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Fu Manchu- Tearin' Up The Road

Fu Manchu- Tearin' Up The Road Brought to you by: guitar.com

Fu Jpg 17044Fu Manchu are as California-cool as they come. In fact, at one point, the quartet even considered naming its new record, King of the Road, California after the Golden State that begat the band. Apart from purveying some of the fuzziest guitar sounds and heaviest rhythms around, the So-Cal foursome also digs muscle cars, surfing, skateboards, rock n' roll and all things 70s and kitschy-hip -- like the photo of the van rally that graces the cover of its new LP. And while Fu Manchu isnt a retro band per se, it's members freely incorporate a wide swath of interests and influences (from Black Sabbath to Black Flag) into the bands musical mien. In short, King of the Road is the kind of disc that demands to be heard through headphones, in a bedroom decorated with blacklite posters, a bong, and a beanbag chair. Guitar.com caught up with Fu singer/guitarist Scott Hill and guitarist Bob Balch (the band is rounded out by bassist Brad Davis and drummer Brant Bjork) to shoot the breeze about everything from Goth to Devo to, of course, the fuzz tones that have made them famous.

Guitar.com: Scott, you were a reluctant frontman; initially you were the guitar player, but you seem more relaxed as a singer now.

Scott Hill
: Well, I'm more comfortable with this lineup. Brant [Bjork] and [guitarist] Bob [Balch] have been in the band since about 97. I'm still not a big fan of singing; I'd rather just play guitar, but I'm fine with it now. And I think its probably too late at this point [to get a new singer]! We've done about five albums and 20 singles. Our first single, in 1990, had a singer, and I was very happy just playing guitar. Then he quit, and I was like, Oh, no. We looked for singers, and no one worked out, so everyone went, Okay, youre singing.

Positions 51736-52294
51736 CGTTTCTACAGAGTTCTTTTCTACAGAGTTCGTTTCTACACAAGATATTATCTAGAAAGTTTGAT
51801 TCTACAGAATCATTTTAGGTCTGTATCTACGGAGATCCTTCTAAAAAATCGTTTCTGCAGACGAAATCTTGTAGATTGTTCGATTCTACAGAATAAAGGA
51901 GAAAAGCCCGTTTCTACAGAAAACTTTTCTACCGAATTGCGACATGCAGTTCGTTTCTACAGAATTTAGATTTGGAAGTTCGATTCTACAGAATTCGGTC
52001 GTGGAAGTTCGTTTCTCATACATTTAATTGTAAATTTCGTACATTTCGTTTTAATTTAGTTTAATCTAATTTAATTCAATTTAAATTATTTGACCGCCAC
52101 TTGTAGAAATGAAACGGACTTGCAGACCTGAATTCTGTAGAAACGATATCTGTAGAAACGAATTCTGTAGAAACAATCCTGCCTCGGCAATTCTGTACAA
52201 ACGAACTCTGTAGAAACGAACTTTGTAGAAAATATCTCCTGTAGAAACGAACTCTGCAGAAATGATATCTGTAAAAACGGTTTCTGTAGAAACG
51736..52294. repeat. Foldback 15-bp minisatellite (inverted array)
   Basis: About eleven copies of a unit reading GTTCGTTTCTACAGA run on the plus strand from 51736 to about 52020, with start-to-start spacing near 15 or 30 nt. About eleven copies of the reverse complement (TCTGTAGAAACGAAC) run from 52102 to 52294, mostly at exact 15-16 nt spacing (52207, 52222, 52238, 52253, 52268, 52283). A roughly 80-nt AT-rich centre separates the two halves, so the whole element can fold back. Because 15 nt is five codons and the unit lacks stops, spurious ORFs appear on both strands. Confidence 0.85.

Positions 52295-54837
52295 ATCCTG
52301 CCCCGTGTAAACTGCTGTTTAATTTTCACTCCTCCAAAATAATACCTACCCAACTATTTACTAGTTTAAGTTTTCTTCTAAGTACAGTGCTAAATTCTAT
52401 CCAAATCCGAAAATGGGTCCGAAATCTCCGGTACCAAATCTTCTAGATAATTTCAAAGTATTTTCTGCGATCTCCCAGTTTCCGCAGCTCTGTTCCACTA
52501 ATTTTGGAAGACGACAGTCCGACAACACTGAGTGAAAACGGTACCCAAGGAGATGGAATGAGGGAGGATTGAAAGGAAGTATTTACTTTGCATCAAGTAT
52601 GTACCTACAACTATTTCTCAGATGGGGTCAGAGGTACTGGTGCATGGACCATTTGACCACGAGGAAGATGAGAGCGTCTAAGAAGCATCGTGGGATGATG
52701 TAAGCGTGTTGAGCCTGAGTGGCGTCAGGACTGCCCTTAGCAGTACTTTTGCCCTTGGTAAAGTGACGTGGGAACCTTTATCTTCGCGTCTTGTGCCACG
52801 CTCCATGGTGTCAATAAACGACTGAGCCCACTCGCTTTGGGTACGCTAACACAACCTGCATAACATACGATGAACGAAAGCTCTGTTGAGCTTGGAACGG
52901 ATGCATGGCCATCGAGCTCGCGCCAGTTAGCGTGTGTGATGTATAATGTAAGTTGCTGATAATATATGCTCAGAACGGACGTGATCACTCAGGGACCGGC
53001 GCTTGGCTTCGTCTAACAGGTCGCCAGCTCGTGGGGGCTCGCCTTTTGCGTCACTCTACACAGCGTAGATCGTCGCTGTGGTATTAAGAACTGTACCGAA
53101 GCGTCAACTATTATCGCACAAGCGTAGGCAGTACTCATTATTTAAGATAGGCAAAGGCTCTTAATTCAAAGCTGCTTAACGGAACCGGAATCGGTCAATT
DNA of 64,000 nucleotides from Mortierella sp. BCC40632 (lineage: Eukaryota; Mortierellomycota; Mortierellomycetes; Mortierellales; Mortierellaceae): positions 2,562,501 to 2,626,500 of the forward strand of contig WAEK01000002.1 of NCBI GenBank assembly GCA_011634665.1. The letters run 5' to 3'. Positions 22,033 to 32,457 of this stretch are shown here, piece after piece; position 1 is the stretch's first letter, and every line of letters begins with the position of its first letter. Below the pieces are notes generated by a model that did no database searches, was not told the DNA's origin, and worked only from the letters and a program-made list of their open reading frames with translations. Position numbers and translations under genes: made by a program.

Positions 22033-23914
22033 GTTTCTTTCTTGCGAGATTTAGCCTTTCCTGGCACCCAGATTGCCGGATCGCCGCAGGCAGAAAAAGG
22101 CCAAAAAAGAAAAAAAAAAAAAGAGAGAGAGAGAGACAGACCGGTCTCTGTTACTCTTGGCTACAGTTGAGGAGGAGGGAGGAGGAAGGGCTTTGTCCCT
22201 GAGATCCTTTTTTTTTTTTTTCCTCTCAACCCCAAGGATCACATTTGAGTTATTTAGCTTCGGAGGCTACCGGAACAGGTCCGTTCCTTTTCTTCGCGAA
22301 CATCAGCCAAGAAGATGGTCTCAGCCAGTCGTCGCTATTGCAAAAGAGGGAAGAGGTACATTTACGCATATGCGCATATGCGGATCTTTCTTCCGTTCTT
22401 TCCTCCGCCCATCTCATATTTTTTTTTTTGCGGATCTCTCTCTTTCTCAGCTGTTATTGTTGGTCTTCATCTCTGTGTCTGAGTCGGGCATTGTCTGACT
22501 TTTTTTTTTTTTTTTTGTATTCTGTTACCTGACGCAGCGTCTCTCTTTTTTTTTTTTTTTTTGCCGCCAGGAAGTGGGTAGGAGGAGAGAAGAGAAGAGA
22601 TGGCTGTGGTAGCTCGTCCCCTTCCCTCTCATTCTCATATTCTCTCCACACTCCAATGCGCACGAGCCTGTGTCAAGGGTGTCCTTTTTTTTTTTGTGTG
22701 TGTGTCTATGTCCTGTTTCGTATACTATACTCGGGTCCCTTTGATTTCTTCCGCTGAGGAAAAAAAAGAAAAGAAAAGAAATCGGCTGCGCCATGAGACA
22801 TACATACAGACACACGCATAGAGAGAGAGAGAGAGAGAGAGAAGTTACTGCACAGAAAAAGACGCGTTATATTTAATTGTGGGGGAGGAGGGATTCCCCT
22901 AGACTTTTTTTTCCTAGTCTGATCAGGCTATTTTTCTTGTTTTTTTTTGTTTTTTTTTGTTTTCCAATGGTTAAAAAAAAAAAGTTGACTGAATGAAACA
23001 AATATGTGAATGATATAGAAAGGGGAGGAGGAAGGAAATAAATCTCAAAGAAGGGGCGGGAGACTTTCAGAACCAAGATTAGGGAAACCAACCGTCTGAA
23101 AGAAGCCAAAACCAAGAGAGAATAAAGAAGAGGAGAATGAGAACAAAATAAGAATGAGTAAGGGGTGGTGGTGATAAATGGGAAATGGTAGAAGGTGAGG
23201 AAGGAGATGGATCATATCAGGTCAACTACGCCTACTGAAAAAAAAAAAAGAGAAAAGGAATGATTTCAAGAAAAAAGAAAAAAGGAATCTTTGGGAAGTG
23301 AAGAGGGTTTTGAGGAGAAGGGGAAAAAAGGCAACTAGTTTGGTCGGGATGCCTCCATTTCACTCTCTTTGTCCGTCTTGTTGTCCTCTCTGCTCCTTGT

Guitar.com: When Bob joined Fu Manchu, he was a teenager. How naive was he about the business and music?

Hill: He's probably the best guitar player in the band. He blows me away. He can play jazz, Hendrix, anything. He's one of those guys: "Hey, Bob, can you do this?" and he'll do it. Plus, he's just as goofy as the rest of us. I think he's 23 now and I'm 30, so I got a few years on him. He'd never toured before, and this is pretty much his first band. He worked with Brad at a music store, and we got back from a tour in '96 and had to kick out our own guitar player, and he was like, "What about me?" He came to practice and it worked out perfectly.

Guitar.com
: So now you're on Mammoth and have a new manager. Is this the new polished and professional Fu Manchu?

Hill: Yeah, we have Rick Sales who handles Slayer, so if he can handle them, he's got to be pretty bad-ass. But no, we're still pretty much unprofessional. We're more into trying different stuff, and everyone is all around happier. And in terms of touring with different bands, and doing stuff we wouldn't normally have done in the past, we said, "Yeah, we'll tour with bands we don't sound like. We did a few shows with Type O Negative." They're cool guys, but the bands are pretty much polar opposites.

Bob Balch: The [Type O Negative crowd] have some issues! The Gothic crowd, of course they're not going to be into Fu Manchu. For us, afterwards, we'd be like, "Hey, did you see that Goth chick flippin you off?" It was a comedy thing. We tried to talk to [Type O singer] Pete Steele. He was massive. Anything he said was just classic. We'd try to get him to say stuff. He has to have a good sense of humor, cause he says stuff in interviews like, "I'm just gathering up the courage to kill myself."

Guitar.com: You do cool covers, including, on this record, Devos Freedom of Choice. Have you heard from any of the bands you've covered?

Hill: Supposedly Blue Oyster Cult heard our version of Godzilla and they liked it. We haven't heard from Devo, and I'm kinda scared about that one, because we really tweaked it. I did an interview with a guy from Japan, and he didn't even know it was a Devo song!

Guitar.com: In the past, you've said lyrics arent especially important.

Hill: Well, they're important, but they don't mean anything important. There's no religious or political or social [point]. I was never a fan of Dylan-type lyrics. I just liked the ZZ Top good time stuff. A lot of ours are about old muscle cars, skateboarding and science fiction, stuff we grew up being into. And we're still into the same stuff today. You know, I had an awesome childhood, I'm having a good time now. I've been going out with the same girl for two years. There's nothing to complain about!

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